Whatever happened to accountability?

Editorial

We are not concerned with the ugliness that was splashed all over during a Radio Plus debate involving the leader of the reform Party, Roshi Bhadain, and Labour Party MP Shakeel Mohamed on the issues relating to our electoral system and during which it came out that the latter would have been dropped in favour of MMM’s Reza Uteem. We trust that the respective parties to which they belong and the leaders of the LP and the ‘L’Entente de l’Espoir’ will have taken note of their potential value or otherwise to the alliance that would still be in the works for a united front of the Opposition. What is of concern to us is the assertion of MP Mohamed that his views regarding the role and responsibility of the Electoral Commission, in particular its Commissioner as regards the conduct of the last general elections, would be shared by the Labour Party. We need not go over the anomalies that have been mentioned in different electoral petitions, including that of no other than the leader of the LP, as well as other discrepancies revealed by the Electoral Commission itself and during the recount exercise at Constituency No. 19 conducted on February 1.

But readers will however recall that the latter recount laid bare such serious anomalies and dysfunctions that the speculations about whether irregularities would also not have been committed in other constituencies around the island in the 2019 general elections cannot be curbed. The more so since what came out went beyond simple arithmetic miscalculations: more seriously, discrepancies were revealed in the Recapitulation of Votes forms in No. 19, the discovery of counted ballot papers not bearing the official stamp of the Electoral Commission, one ballot of Constituency No.1 in the lot belonging to No. 19, and 73 ballot papers were found to be missing.

In a recent comment on the recount at No. 19, we stressed on the imperative for the Electoral Commission and the Electoral Supervisory Commission to explain those glaring discrepancies as well as the opacity surrounding Computer Rooms, and other disturbing anomalies which have come to light. We are not aware if any investigation has been carried out or has even been contemplated by the electoral authorities or by the police about the missing and roving ballots. However, we doubt whether the Labour Party and the ‘L’Entente de l’Espoir’ would share the views of MP Mohamed that the Electoral Commissioner cannot be made to carry the can for those anomalies and that the issue, according to him, basically boils down to the mechanism employed to register electors as had been apparently highlighted by the Sachs Commission report. That’s a long shot from what obviously went seriously wrong in No. 19 and possibly in other constituencies subject of electoral petitions. It is worth noting that both the Parliamentary leader of the LP, Arvin Boolell and Reza Uteem of the MMM had to restate on air that the demand for the departure of the EC Chairman and the EC himself were official positions of their respective parties.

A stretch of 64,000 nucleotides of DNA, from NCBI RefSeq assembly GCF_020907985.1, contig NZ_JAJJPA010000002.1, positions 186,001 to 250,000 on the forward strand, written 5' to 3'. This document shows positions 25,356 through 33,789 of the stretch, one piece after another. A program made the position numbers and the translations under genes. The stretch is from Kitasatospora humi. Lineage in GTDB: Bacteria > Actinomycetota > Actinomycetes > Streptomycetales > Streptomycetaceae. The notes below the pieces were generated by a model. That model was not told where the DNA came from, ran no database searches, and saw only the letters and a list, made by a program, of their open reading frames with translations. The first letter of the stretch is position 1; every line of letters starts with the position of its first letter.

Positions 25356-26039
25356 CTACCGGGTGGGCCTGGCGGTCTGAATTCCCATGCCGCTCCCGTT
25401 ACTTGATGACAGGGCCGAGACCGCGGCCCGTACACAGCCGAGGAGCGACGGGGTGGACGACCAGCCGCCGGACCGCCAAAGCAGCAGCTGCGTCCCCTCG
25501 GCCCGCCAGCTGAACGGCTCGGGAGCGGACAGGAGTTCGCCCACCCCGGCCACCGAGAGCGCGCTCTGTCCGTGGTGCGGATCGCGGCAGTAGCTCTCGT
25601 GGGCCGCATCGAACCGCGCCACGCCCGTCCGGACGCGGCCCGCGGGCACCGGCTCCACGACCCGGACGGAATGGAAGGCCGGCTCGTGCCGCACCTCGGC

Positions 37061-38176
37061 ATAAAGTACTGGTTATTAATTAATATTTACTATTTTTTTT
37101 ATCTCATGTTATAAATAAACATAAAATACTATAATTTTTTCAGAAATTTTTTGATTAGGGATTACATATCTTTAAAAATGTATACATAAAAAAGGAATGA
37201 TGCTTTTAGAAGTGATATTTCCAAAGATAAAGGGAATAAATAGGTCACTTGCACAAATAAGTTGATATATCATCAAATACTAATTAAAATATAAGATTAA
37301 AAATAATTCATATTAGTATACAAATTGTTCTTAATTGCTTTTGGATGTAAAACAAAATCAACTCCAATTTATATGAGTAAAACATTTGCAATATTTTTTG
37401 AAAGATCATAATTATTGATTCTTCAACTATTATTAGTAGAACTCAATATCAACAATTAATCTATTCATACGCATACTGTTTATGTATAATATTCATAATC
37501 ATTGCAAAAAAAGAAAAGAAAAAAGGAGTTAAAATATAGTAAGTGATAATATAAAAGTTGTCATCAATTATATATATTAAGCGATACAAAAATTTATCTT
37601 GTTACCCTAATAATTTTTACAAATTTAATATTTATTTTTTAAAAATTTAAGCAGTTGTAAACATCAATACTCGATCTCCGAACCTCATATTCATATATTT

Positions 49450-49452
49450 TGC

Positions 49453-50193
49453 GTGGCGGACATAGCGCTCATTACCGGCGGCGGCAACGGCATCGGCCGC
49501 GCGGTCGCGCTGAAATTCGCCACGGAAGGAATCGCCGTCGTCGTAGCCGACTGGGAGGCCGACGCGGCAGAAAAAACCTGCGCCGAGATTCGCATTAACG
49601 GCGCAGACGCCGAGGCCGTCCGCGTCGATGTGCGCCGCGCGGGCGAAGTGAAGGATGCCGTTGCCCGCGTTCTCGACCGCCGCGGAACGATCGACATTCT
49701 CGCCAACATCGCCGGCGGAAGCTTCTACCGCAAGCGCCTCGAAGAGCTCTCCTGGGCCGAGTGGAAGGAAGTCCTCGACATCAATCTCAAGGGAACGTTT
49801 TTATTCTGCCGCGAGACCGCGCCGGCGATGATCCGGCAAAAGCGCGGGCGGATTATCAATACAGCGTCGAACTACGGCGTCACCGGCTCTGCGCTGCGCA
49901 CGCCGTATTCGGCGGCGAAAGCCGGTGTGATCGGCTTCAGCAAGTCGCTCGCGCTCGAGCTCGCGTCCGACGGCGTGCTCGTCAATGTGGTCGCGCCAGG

What is at stake is obvious and very important: public trust in our public institutions. It bears repeating that the overarching feature of a functioning democracy is that it has an effective system of checks and balances in place. This system should ensure that government and related public institutions are held accountable for decisions and actions that they take and for the consequences thereof and serious deviations sanctioned. If we look back at the history of the country, it was the independence, impartiality and strength of public institutions and conscientious responsible officers and sterling qualities of governance which ensured public trust in the governance of the country. In our setting of sociological and economic diversity, there is no domain where trust, transparency and accountability are more imperious than in the very basis of our democratic functionings and constitutional rights: free, fair and credible elections. Those principles and values that functioning democracies cherish have been under siege over the organisation of the 2019 general elections. Without accountability and transparency, the chalice of suspicion can poison everything our forebears fought for in the lead- up to independence.


* Published in print edition on 18 February 2022

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